17th and 18th Century Literature and Culture
Click for 17th and 18th Century Literature and Culture research outputs
The seventeenth and eighteenth centuries were both turbulent and polite; it was an age of virtuosos and pretenders; of libertinism and enlightenment, of reason and romanticism. It witnessed the rise of the novel, the birth of the modern encyclopaedia, the cult of sensibility and the crafting of some of the sharpest satire in English.
The long eighteenth century stretches from 1660-1830: from the counter-revolution of the Restoration to the era of Revolutions and Romanticism. Our research encompasses some of those dichotomies: Dr McGirr works on Colley Cibber, while Professor Hawley is writing on his enemies, the Scriblerus Club. We are also collaborating on a major interdisciplinary project 'What Signifies a Theatre?' which aims to uncover and revive the practice of private theatricals and amateur performance in domestic spaces. Other specialisms include Spencer, Scott and sculpture.
We welcome applications for PhDs in most areas of study in the long eighteenth century, especially gender, politics, theatre history, romanticism, aesthetics, learning and literature and literary coteries.
Staff and Areas of Expertise
Professor Judith Hawley (Professor of eighteenth-century literature): Alexander Pope, Jonathan Swift, Laurence Sterne, Literature and Science, women writers of the long eighteenth century.
Dr Deana Rankin (Lecturer (English & Drama)): Shakespeare, Seventeenth-Century drama, Classical Republicanism, Swift, Irish Studies.
Professor Adam Roberts (Professor and Director of Graduate Studies (PGT)): Romanticism, Nineteenth-Century Literature, Creative Writing.
Dr Vicky Greenaway (Lecturer in Nineteenth-Century Literature): Romanticism, Victorian literature and sculpture.
Dr James Smith (Lecturer in English Literature, 1660-1780): Samuel Richardson and other eighteenth-century novelists, the reception of Shakespeare in the eighteenth century, theoretical approaches to the eighteenth century.
Current Postgraduate Research Students
Click here to see details of our current postgraduate research students in 17th and 18th Century Literature and Culture
Judith Hawley, ‘Tristram Shandy and Digression’, in Digression in European Literature from Cervantes to Sebald, eds Alexis Grohmann and Caragh Wells (Macmillan, 2011), pp. 21-35.
Judith Hawley, ‘Elizabeth Carter and Modes of Knowledge’, in Woman to Woman: Female Negotiations During the Long Eighteenth Century, eds Angela Escott, Louise Duckling and Carolyn Williams(Delaware: Delaware University Press, 2010), pp. 157-70.
Judith Hawley, 'Tristram Shandy, Learned Wit, and Enlightenment Knowledge', in The Cambridge Companion to Laurence Sterne, ed. Thomas Keymer (CUP, 2009), pp. 34-48.
Judith Hawley, ‘Encyclopaedias after the French Revolution’, in Ordering the World in the Eighteenth Century, edited by Diana Donald and Frank O’Gorman (Basingstoke: Palgrave Macmillan, 2006), pp. 216-43.
Judith Hawley, 'Shakespearean Sensibilities: Women Writers Reading Shakespeare, 1753-1808', in Shakespearean Continuities: Essays in Honour of EAJ Honigmann, edited by Claire Lamont, Tom Cain, and John Batchelor (Macmillan, 1997), 290-304.
Elaine McGirr, 'Why Lovelace Must Die', in NOVEL 37.1/2 (2004): 1-22.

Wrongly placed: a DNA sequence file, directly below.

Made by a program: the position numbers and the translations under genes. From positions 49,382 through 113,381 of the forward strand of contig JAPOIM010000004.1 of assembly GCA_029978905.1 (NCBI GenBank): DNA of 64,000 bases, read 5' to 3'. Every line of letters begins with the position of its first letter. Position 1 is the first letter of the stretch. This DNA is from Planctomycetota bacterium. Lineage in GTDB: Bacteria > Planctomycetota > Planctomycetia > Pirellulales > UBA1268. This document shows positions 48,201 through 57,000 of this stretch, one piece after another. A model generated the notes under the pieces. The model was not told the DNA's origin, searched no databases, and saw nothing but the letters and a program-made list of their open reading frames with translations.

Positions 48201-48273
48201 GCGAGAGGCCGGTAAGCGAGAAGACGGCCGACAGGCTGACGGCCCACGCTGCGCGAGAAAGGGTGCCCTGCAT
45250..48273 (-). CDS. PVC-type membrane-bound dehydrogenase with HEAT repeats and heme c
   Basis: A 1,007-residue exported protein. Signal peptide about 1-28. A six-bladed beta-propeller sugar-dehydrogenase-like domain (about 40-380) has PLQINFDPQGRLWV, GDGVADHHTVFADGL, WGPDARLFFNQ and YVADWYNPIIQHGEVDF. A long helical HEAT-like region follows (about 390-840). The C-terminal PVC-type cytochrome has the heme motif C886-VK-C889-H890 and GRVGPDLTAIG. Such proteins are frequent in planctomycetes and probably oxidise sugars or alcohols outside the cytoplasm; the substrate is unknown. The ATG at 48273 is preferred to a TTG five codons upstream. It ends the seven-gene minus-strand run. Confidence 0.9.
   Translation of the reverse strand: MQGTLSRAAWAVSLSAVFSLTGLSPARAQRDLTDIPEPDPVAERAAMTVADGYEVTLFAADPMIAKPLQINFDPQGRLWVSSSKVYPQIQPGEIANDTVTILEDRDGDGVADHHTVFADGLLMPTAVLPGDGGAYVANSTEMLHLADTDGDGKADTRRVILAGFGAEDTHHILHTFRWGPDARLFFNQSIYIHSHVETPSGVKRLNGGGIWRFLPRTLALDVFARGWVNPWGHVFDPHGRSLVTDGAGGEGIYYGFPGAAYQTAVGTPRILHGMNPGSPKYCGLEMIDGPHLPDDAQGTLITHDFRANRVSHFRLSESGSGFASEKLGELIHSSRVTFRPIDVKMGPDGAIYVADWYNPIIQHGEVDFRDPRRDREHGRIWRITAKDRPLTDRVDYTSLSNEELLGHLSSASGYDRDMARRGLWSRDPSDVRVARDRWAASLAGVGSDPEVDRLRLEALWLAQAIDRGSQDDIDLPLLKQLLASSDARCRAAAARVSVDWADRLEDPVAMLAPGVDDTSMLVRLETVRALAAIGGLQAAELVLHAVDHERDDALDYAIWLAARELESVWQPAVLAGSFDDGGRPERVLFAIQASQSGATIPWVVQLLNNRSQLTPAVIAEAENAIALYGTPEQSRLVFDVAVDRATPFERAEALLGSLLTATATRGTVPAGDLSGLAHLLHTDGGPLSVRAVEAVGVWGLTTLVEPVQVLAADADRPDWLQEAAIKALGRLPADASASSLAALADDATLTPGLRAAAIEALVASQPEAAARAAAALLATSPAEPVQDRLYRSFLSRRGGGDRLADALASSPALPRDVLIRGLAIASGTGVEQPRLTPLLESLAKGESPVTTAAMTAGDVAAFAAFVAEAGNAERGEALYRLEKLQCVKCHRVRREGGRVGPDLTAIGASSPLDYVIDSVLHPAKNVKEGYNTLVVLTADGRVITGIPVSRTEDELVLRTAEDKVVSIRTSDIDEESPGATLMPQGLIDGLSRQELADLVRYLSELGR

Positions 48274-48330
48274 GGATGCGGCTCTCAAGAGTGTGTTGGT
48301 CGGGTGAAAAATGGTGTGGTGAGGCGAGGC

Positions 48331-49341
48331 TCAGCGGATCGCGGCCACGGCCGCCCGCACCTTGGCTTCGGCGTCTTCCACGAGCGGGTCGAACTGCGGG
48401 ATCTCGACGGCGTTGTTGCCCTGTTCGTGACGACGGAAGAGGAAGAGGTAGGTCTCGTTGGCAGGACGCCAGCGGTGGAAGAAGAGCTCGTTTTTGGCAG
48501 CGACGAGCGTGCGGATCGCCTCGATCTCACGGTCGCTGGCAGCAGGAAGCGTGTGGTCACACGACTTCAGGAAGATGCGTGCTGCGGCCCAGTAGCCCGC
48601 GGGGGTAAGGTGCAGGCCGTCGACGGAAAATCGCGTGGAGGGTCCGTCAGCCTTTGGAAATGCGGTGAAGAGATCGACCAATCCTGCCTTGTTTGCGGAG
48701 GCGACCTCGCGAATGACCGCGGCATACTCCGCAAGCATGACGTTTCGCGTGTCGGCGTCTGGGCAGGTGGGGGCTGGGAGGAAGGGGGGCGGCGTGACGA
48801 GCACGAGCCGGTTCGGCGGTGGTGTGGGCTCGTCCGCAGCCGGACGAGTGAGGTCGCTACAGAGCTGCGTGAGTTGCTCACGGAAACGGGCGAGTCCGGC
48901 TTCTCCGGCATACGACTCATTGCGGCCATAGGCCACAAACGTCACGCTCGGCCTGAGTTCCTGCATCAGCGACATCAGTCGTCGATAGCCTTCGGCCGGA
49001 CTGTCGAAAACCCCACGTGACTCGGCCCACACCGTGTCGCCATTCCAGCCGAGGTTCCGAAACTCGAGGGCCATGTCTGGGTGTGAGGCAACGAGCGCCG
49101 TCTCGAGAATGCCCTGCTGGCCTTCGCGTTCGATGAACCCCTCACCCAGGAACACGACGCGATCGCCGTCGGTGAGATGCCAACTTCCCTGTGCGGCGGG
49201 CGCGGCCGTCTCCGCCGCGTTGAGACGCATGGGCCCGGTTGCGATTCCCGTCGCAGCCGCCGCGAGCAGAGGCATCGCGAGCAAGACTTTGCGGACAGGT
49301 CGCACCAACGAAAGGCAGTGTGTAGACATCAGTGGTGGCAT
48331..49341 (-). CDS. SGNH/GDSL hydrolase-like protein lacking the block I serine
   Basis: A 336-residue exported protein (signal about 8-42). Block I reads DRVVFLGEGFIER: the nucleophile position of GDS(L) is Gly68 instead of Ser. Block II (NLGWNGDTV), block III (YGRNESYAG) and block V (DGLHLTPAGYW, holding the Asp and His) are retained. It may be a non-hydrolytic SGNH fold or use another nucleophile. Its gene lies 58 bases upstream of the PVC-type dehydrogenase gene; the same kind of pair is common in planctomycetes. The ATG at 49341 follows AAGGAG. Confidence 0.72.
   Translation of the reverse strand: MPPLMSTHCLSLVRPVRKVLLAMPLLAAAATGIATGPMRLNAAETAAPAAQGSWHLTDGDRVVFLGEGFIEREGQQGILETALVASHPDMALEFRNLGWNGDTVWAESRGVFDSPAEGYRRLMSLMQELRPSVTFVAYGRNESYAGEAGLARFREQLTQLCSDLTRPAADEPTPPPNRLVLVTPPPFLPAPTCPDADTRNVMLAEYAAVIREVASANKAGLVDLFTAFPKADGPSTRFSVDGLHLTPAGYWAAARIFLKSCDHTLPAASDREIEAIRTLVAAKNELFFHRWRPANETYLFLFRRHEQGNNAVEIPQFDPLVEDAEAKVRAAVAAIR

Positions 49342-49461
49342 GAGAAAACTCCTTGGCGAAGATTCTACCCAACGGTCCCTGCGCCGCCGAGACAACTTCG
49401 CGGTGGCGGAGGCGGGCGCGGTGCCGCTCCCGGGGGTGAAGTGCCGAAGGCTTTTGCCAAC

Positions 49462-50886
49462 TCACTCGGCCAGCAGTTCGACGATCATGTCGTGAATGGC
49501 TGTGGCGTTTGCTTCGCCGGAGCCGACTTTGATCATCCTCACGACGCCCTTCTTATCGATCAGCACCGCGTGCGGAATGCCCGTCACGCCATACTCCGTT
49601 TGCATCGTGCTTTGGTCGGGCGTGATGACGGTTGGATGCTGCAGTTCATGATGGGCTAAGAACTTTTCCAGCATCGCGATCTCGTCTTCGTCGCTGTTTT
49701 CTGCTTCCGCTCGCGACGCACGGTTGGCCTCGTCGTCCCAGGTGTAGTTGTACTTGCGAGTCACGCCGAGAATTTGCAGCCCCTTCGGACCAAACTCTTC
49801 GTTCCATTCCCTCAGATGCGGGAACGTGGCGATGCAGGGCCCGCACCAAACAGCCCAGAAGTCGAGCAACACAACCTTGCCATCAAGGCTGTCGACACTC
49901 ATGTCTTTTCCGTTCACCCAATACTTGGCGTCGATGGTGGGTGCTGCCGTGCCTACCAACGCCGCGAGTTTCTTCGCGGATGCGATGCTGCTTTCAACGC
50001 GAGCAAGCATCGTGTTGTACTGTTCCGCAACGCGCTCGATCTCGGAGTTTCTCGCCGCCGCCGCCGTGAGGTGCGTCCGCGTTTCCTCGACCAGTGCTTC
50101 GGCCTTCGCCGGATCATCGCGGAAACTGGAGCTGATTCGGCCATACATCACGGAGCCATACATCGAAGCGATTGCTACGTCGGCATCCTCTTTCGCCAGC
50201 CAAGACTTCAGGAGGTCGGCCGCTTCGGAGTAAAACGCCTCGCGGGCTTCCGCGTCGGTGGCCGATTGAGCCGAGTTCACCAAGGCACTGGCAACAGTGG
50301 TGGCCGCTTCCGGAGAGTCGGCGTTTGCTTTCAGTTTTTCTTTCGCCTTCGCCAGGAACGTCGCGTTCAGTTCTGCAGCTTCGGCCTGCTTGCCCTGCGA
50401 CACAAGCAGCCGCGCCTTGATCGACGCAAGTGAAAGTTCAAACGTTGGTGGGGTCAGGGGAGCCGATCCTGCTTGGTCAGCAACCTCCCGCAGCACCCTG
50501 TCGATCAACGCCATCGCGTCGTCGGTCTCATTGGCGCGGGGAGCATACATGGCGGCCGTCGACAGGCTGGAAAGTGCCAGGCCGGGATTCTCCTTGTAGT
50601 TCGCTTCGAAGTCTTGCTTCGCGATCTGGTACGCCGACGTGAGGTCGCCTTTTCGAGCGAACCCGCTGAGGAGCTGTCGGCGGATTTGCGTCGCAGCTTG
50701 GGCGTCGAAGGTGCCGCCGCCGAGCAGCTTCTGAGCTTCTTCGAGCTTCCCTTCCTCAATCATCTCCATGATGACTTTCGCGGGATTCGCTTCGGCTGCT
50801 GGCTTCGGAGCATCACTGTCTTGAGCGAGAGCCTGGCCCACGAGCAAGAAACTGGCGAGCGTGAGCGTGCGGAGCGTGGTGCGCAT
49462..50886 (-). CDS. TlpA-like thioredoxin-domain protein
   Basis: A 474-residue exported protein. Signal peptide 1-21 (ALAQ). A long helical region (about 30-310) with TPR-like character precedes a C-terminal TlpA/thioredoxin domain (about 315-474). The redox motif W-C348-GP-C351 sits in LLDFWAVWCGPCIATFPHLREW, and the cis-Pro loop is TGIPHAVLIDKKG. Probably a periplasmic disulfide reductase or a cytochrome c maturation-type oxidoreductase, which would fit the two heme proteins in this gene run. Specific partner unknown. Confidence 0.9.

Elizabeth Carter, Selected Works, ed. Judith Hawley in Bluestocking Feminism: Writings of the Bluestocking Circle, 1738-1790, gen. ed. Gary Kelly (Pickering & Chatto, 1999)
Jane Collier, The Art of Ingeniously Tormenting (1753), ed. Judith Hawley (Routledge/Thoemmes, 1994)
Henry Fielding, Joseph Andrews and Shamela, ed. Judith Hawley (Penguin, 1999)
Literature and Science, 1660-1832, ed. and intro. vols. 1 & 5, Judith Hawley (Pickering & Chatto, 2002-2003)
Laurence Sterne, Tristram Shandy, intr. Judith Hawley (Barnes & Noble Publishing, 2005)
Selected Conference Papers
Judith Hawley, ‘Clubbing Together: Swift and the Scriblerus Club’, a Paper for the Panel: ‘Jonathan Swift and His Circle VII’, Chair Donald C. Mell, American Society for Eighteenth Century Studies annual conference, Albuquerque, 18-21 March 2010.
Judith Hawley, 'Taste and Toasts in Early Eighteenth-Century Club Culture’, an invited paper given at ‘Taste in the Eighteenth Century’, Seventh Landau-Paris Symposium on the Eighteenth Century (LAPASEC), October 22-24, 2009, Universität Koblenz-Landau.
Judith Hawley, ‘“Twisting and untwisting the same rope”: Plagiarism and the Eighteenth-Century Encyclopedia’, a paper given on a Panel sponsored by the Bibliographical Society of America at a conference of The Society for the History of Authors Readers and Publishers, Oxford Brookes, 24-28 June 2008.
Judith Hawley, ‘Tom Jones and Tristram Shandy rewrite The History of England’, a paper delivered at the David Nicholl Smith international conference in Otago, NZ in April 2007. (I was awarded £800 towards travel expenses from the British Academy.)
Judith Hawley, ‘Tristram Shandy, Learned Wit, and Enlightenment Knowledge’, a paper delivered at a meeting of the American Society for Eighteenth-Century Studies, Montreal, March 2006.
Judith Hawley, 'Emily Dickinson, Bluestockings, and a Choice of Life', Emily Dickinson International Society Conference, Hawaii (July, 2004)
Judith Hawley, 'Sterne and the Cyclopaedia Revisited', the Western Society for Eighteenth Century Studies, San Francisco (February, 2004)
Judith Hawley, 'Romantic Patronage', Women's Writing in Britain, Chawton House (July, 2003)
Elaine McGirr, "Mr. Bayes's New-Rais'd Troops": The Rehearsal as anti-Jacobite propaganda, British Society for Eighteenth Century Studies, University of Oxford (January 2003)
Elaine McGirr, 'Restoration Drama after the 1737 Licensing Act', Group for Early Modern Cultural Studies, New Orleans (November 2000)